NAU mechanical engineer receives NSF CAREER award to pioneer robot-assisted rehabilitation while integrating education, research

Zach Lerner leads the Biomechatronics Lab at NAU, where he studies the use of robotics to help improve the gait of people with walking disabilities. The outcomes for this project have the potential to transform treatment of walking disabilities across a wide range of conditions.

Study shows when people with cerebral palsy are most likely to break bones

Researchers at Michigan Medicine found people with cerebral palsy have fragile bones that present high fracture risk, but at different times across the lifespan compared to the general population. The results helped them develop new sex-specific critical periods of bone health for this population.

Older Adults with Cerebral Palsy Need More, Receive Less Physical Therapy for Painful Conditions

Older adults with cerebral palsy are more likely to experience debilitating pains of musculoskeletal conditions, but researchers found they receive significantly less physical therapy for those ailments. The lead author says the results, while staggering, support their hypothesis that people with CP receive inequitable health care.

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Wayne State secures more than $5 million in NIH funding for cerebral palsy research

The National Institutes of Health is supporting a Wayne State University School of Medicine physician-researcher’s work at preventing and treating cerebral palsy in the form of two new five-year R01 grants worth a collective $5.59 million.

Robotic Trunk Support Trainer Improves Upper Body Control of Children with Cerebral Palsy

Columbia Engineering researchers report their innovative robotic Trunk Support Trainer, when combined with active practice of postural movements, improves trunk and reaching control in CP children with impaired sitting control. TruST helps physical therapists to not only support the children in the region of the trunk where they suffer from weakness and incoordination but also challenge them to perform rehabilitation tasks outside their base of support to improve their movement and coordination.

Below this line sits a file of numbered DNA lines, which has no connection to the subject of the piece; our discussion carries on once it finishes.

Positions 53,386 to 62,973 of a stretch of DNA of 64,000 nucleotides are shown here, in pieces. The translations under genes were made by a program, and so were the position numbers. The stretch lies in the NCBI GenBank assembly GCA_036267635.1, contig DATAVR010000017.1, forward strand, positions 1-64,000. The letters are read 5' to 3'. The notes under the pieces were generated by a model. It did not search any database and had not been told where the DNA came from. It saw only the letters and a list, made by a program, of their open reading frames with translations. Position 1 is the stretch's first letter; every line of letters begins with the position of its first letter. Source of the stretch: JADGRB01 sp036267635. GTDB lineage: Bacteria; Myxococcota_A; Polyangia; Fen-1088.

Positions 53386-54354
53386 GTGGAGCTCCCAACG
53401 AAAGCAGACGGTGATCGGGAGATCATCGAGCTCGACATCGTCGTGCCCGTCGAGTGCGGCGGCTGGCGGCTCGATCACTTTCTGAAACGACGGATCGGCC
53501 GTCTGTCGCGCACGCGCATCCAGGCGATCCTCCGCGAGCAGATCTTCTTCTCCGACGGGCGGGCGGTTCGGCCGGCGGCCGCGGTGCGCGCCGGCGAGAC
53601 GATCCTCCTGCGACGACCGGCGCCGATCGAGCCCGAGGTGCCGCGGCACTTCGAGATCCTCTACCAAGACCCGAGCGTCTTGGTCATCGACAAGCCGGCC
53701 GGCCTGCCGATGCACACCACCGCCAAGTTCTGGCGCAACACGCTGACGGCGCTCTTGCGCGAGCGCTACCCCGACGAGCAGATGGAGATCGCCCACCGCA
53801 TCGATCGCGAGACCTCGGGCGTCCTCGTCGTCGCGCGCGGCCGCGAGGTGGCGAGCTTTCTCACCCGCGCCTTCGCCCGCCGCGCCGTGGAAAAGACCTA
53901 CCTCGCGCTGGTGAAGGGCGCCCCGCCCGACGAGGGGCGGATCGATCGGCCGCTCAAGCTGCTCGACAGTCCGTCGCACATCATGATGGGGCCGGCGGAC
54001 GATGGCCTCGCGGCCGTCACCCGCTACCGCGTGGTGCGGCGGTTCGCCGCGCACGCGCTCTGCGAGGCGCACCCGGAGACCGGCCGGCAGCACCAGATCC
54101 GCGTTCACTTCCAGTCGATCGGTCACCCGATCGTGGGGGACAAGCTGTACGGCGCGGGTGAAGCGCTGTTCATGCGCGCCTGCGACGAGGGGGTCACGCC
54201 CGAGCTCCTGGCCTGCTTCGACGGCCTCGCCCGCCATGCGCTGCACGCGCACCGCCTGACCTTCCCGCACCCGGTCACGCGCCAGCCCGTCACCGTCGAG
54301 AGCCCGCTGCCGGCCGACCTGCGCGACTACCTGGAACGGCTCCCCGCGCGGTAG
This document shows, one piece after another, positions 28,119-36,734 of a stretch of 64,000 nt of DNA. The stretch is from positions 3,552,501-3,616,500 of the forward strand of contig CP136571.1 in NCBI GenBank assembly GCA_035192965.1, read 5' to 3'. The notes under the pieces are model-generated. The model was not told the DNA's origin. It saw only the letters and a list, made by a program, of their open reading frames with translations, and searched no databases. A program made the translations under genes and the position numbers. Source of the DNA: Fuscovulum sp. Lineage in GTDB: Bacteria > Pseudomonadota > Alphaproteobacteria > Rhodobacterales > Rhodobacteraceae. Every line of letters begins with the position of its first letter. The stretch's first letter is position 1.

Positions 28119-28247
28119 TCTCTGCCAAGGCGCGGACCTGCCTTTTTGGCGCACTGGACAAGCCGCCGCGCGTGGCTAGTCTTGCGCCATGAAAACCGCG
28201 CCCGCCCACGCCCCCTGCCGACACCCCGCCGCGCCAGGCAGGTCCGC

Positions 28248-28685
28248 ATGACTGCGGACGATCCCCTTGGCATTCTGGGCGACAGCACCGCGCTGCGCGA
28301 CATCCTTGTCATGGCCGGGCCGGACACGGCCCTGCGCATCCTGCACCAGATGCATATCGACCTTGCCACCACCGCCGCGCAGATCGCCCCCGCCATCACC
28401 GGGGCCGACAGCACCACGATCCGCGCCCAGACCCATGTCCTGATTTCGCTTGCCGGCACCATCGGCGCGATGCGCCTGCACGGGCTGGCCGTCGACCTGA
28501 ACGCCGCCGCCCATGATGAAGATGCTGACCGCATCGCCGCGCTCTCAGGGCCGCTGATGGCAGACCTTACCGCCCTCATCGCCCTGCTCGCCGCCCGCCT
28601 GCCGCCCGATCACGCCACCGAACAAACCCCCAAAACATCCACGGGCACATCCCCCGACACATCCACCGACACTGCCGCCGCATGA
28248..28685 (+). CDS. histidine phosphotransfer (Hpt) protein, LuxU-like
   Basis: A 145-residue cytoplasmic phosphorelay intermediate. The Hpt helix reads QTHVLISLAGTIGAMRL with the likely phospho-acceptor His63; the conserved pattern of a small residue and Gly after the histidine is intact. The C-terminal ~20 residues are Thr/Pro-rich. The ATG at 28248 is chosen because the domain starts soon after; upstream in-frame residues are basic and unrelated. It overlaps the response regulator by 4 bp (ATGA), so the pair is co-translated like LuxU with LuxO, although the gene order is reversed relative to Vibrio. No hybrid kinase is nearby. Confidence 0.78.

Cerebral palsy also has genetic underpinnings

Scientists have identified mutations in single genes that can be responsible for at least some cases of cerebral palsy, according to a new study led by researchers at Washington University School of Medicine in St. Louis. The study indicates that many of the mutations occur randomly and are not inherited from a child’s parents. The new knowledge could help improve the diagnosis of cerebral palsy and lead to future therapies.

Scientists show MRI predicts the efficacy of a stem cell therapy for brain injury

Scientists at Sanford Burnham Prebys Medical Discovery Institute and Loma Linda University Health have demonstrated the promise of applying magnetic resonance imaging (MRI) to predict the efficacy of using human neural stem cells to treat a brain injury—a first-ever “biomarker” for regenerative medicine that could help personalize stem cell treatments for neurological disorders and improve efficacy. The study was published in Cell Reports.